Mount Vesuvius is the only volcano on the European mainland to have erupted in recent centuries. Close to the city of Naples in Italy, and relatively easy for travellers to visit, it was a popular destination for tourists in the 18th and 19th centuries and a compelling subject for watercolour artists.  

For long stretches of time, the volcano was relatively inactive. It can be seen, gently smoking, in the background of many of the watercolour views of Naples and the surrounding countryside. During these quiet periods, artists were able to climb the volcano to paint the summit crater.

But at other times, Vesuvius was convulsed by violent eruptions. Notable episodes of volcanic activity occurred in the 1760s, in 1794 and between 1832 and 1835, for example.  On these occasions, rather than fleeing from the danger, artists flocked to the volcano to record the spectacle of molten lava being ejected into the air and flowing down the sides of the mountain. Some painted Vesuvius at night, to accentuate the dramatic effects of fire and smoke. Others painted winter scenes, contrasting the snow-covered peak with the eruptions of bright red lava.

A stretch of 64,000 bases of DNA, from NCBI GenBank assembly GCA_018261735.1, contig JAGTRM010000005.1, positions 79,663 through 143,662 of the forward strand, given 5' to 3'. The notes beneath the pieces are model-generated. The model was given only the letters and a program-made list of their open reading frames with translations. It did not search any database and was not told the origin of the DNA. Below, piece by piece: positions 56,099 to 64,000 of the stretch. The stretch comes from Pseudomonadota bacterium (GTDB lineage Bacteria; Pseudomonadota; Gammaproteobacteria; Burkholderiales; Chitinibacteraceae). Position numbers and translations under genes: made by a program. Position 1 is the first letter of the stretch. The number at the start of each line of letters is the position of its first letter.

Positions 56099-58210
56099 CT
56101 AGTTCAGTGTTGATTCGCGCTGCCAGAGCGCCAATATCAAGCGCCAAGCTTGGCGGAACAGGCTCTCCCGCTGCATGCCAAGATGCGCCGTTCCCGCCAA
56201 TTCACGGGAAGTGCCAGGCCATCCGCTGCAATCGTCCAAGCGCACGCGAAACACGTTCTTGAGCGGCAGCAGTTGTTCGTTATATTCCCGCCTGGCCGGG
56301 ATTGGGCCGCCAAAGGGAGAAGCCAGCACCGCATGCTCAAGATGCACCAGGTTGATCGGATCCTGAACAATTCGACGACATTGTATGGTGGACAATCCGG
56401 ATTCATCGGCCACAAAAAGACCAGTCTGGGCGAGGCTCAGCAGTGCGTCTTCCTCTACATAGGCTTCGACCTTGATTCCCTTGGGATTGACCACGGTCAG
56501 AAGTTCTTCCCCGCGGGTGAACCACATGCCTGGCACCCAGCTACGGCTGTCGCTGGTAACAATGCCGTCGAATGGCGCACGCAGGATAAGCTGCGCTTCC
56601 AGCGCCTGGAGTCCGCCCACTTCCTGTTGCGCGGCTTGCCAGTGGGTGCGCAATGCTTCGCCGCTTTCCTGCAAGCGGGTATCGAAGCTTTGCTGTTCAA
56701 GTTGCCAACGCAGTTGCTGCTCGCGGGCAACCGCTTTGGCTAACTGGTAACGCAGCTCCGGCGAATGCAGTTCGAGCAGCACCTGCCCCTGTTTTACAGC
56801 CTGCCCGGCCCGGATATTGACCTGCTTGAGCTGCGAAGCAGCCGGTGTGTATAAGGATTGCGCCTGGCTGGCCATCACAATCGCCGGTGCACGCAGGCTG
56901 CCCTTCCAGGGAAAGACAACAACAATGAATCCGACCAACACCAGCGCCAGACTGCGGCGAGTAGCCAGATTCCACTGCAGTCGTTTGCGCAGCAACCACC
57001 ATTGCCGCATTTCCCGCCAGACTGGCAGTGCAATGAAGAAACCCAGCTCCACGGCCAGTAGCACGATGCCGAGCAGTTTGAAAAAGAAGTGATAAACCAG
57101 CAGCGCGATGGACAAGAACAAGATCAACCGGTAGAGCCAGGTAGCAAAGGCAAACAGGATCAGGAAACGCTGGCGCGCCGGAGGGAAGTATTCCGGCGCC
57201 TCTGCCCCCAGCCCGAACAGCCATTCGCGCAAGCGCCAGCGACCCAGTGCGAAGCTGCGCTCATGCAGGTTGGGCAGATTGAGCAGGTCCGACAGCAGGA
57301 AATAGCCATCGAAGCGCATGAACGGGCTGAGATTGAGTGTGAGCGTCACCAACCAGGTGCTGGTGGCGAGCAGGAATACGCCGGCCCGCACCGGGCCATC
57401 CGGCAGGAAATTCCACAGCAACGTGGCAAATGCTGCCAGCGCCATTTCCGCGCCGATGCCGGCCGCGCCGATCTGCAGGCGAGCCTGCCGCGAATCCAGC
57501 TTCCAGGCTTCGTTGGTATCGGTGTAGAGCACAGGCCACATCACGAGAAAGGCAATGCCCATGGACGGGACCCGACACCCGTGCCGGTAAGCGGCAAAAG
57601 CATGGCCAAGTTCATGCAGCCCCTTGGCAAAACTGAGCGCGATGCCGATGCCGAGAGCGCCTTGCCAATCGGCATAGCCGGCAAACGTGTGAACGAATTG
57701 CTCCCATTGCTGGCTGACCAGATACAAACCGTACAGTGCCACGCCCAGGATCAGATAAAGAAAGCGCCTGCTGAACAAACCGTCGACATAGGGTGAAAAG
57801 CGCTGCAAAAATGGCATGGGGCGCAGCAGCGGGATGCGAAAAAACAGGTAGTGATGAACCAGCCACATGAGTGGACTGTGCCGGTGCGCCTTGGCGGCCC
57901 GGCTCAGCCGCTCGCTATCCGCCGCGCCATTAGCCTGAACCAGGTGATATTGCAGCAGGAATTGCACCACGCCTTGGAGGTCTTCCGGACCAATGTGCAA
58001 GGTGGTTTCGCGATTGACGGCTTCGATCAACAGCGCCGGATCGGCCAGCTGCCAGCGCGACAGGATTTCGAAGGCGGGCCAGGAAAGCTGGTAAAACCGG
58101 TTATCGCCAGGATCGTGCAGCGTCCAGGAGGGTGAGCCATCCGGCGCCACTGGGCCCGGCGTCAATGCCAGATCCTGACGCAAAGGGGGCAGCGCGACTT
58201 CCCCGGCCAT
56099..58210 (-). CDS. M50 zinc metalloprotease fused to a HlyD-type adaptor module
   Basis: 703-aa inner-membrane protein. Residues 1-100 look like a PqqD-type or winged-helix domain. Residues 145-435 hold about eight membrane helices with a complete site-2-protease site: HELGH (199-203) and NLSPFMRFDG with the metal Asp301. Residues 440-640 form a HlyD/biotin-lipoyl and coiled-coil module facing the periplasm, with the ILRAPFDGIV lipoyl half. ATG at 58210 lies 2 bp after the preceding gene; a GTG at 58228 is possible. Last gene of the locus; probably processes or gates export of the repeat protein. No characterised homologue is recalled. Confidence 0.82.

Vesuvius also has close associations with classical history and archaeology. The Roman towns of Herculaneum and Pompeii, which were buried during an eruption in 79 AD, were rediscovered in 1738 and 1748, respectively. Excavations began on the sites in 1764, and as their well-preserved ruins gradually emerged from the ground, they were documented by watercolour artists.

An important pioneer of the science of volcanoes was Sir William Hamilton, British envoy to Naples from 1764 to 1800. Intrigued by the eruption of Vesuvius in 1766, he conducted scientific studies on the mountain, which he published in a series of acclaimed articles and books. For one of these, called Campi Phlegraei (“flaming fields”), he commissioned the artist Pietro Fabris to create 54 remarkable coloured illustrations of the volcano and its geology, which allowed readers to visualise Vesuvius in a new way.

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